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1.0 Introduction. MRTeam (UTM) was appointed by the Yayasan Tun Ismail Mohamed Ali Berdaftar Permodalan Nasional Berhad (PNB) on September 7, 2007 to conduct a study on The Psychographic and Demographic Segmentation of Malaysian Population in Expenditure and Investment Pattern.

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slide1

1.0 Introduction

MRTeam (UTM) was appointed by the Yayasan Tun Ismail Mohamed Ali Berdaftar Permodalan Nasional Berhad (PNB) on September 7, 2007 to conduct a study on The Psychographic and Demographic Segmentation of Malaysian Population in Expenditure and Investment Pattern.

The study was carried out nationwide and took 18 months from the inception until the delivery of the final report (December 2008).

The result of the study will be able to contribute to the understanding of the Malaysian attitude, interest, and opinion regarding investment products and more importantly reveal the newly developed segments for expenditure and investment pattern.

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To generate the psychographics dimensions and demographic impact of Malaysian population

To develop a typology of Malaysian population based on their expenditure and investment pattern

2.0 Main Objectives

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Developed Survey research tool

Identified Population and Sampling Size

Conducted survey and interviews

Analyzed Data

3.0 Research Approach

3 1 survey research tool
1. The survey Questionnaire (refer to Appendix A) consists of 77 items includes the following:

Psychographics (35 items): based on AIO (attitude, interest and opinion) measurement that were tailored to financial environment.

Demographic (12 items): Profile of the respondents.

Behaviouristic (30 items): Investment pattern of the respondents.

2. The team conducted a pilot study to test the validity of the items.

3. PNB endorsed the questionnaire on 21 September 2007.

3.1 Survey Research Tool
3 2 population and sampling technique
3.2 Population and Sampling Technique

The population of the study comprises of Malaysian citizen.

Samples were drawn from all states of Malaysia.

The sampling method employed were mall-intercept and omnibus survey.

Convenience sampling technique was utilized in selecting respondents for the study. However, quota sampling were observed to ensure that the sample were evenly distributed.

The sample size of the study was 1700, however only 89 % (1520) of the questionnaires were usable.

3 3 conducting survey interviews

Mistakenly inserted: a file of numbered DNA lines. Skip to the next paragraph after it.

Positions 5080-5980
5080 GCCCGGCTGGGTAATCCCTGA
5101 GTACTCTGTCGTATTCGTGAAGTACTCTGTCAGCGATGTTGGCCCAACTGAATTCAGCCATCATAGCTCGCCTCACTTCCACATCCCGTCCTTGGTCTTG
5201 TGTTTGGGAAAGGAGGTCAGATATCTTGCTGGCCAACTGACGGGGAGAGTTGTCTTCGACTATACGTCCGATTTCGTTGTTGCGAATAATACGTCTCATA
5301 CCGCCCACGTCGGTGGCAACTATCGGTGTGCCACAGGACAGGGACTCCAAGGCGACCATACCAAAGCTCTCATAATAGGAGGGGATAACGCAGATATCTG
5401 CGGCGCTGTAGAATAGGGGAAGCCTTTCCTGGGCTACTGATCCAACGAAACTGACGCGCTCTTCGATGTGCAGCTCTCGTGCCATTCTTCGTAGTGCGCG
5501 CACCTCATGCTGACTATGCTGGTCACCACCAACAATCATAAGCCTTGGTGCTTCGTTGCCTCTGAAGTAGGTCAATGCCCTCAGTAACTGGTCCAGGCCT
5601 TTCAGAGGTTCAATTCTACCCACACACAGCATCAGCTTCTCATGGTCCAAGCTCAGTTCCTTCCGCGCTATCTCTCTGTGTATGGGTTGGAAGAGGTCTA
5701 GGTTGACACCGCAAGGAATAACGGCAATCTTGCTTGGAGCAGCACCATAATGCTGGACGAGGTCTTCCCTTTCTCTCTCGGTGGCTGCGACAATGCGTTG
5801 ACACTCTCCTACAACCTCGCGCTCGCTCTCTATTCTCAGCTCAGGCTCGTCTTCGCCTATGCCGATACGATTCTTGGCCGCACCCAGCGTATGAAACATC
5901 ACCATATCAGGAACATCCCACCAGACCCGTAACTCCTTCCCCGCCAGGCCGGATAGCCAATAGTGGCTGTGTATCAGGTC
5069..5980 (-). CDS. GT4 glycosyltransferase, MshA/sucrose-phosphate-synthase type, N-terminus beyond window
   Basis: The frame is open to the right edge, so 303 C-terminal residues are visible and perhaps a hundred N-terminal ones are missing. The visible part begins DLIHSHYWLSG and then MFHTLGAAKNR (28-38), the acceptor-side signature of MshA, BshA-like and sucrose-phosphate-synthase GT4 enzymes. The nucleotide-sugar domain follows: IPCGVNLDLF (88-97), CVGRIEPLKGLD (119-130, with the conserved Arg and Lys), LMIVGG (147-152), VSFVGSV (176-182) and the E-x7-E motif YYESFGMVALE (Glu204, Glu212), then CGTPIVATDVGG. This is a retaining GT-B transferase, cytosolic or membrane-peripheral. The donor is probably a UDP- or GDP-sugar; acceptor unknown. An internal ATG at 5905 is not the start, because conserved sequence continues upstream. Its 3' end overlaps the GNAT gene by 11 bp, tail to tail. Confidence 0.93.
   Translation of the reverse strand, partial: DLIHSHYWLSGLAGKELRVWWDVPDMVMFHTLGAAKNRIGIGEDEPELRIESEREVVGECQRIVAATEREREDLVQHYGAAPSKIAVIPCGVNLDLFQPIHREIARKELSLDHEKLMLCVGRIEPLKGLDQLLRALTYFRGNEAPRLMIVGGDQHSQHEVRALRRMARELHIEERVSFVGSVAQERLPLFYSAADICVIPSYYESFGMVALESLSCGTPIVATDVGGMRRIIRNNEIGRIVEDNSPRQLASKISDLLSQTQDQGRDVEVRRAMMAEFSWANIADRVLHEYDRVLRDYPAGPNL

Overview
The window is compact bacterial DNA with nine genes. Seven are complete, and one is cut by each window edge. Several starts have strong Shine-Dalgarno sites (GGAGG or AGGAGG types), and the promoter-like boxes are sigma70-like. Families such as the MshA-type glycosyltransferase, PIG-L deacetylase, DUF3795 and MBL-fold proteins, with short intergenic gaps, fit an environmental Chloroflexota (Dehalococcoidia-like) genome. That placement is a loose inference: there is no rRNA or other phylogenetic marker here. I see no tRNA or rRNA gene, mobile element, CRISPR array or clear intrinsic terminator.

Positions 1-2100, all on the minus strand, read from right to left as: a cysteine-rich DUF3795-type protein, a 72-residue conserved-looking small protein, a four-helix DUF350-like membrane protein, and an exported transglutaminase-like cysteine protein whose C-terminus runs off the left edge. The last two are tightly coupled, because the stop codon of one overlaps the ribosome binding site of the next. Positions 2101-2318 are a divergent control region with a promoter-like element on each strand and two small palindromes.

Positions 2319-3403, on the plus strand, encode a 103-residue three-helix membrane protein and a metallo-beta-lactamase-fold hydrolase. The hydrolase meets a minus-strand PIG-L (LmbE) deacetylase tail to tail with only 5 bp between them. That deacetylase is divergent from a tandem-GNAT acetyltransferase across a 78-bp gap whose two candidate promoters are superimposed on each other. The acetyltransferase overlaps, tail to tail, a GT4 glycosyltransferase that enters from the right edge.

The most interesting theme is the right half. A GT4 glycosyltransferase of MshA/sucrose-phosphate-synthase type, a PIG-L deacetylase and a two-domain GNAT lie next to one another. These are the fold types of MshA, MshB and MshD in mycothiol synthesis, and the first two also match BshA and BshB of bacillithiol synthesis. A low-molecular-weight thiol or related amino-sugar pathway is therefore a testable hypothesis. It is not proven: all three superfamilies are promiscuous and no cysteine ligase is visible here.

3.3 Conducting Survey & Interviews

The research instrument was applied between early February to April 2008.

The locations of the survey were chosen (refer to Appendix B) based on the availability of volunteer respondent and ability to being able to accommodate surveyors without impinging on the respondents’ private time.

3 3 conducting survey interviews cont
3.3 Conducting Survey & Interviews (cont.)

Interviewers

The self completed surveys were distributed by the interviewers.

A group of trained marketing under graduate students from UTM were employed to carry out the interviews.

An induction program was provided which included: training in the administration of the surveys; data gathering; etiquette for approaching potential respondents; and etiquette when working within crowded commercial environments such as mall, hospital, banks, recreational park and other public areas.

3 4 limitations
3.4 Limitations

As with most research, this study was subject to some limitations. Due to budgetary constraints, random and representative face to face sampling of the entire population of Malaysia was not possible to be utilized for the survey. Rather, convenience sampling was conducted along with a self completed survey. Further research would be required to determine whether this sample was representative of visitation to the region over the entire year.

3 5 data analyses
3.5 Data Analyses

The tool used for analyses was SPSS (version 12) –licensed to UTM.

For Descriptive Analyses; mean, t-test & Anova were exploited to compare mean, standard deviation and variances between groups of respondents (Investors and non-investors).

For Multivariate Analyses; Factor Analysis was exploited to generate segments of consumer according to their psychographic dimensions.

Data were tested on its reliability by utilizing the Cronbach Alpha test, whilst validity was tested using Factor Analysis & KMO Bartlett tests.

Data of the study is attached: Refer to Appendix C

3 6 reliability validity
3.6 Reliability & Validity
  • Reliability of psychographic variables:
    • Overall Cronbach Alpha score (0.8365)
  • Validity of Psychographic Variables
    • KMO Bartlett score (0.876)
    • Explain Variance (0.577)
4 0 aio worldwide
4.0 AIO Worldwide

Psychographics research focuses on individual activities known as Attitude, interest and opinions (AIO).

This model is the most widely used approach to lifestyle measurement in many researches. The model has been tested worldwide and been endorsed as reliable model to be utilized in establishing the market segments.

Attempts to measure the quantitative dimensions of lifestyle were initially referred to as psychographics. (research on the application of AIO in segmentation studies is presented in Table 1).

Evidences of the adoption of AIO in industries world-wide are presented in the Table 2.

4 1 application of aio worldwide the conclusion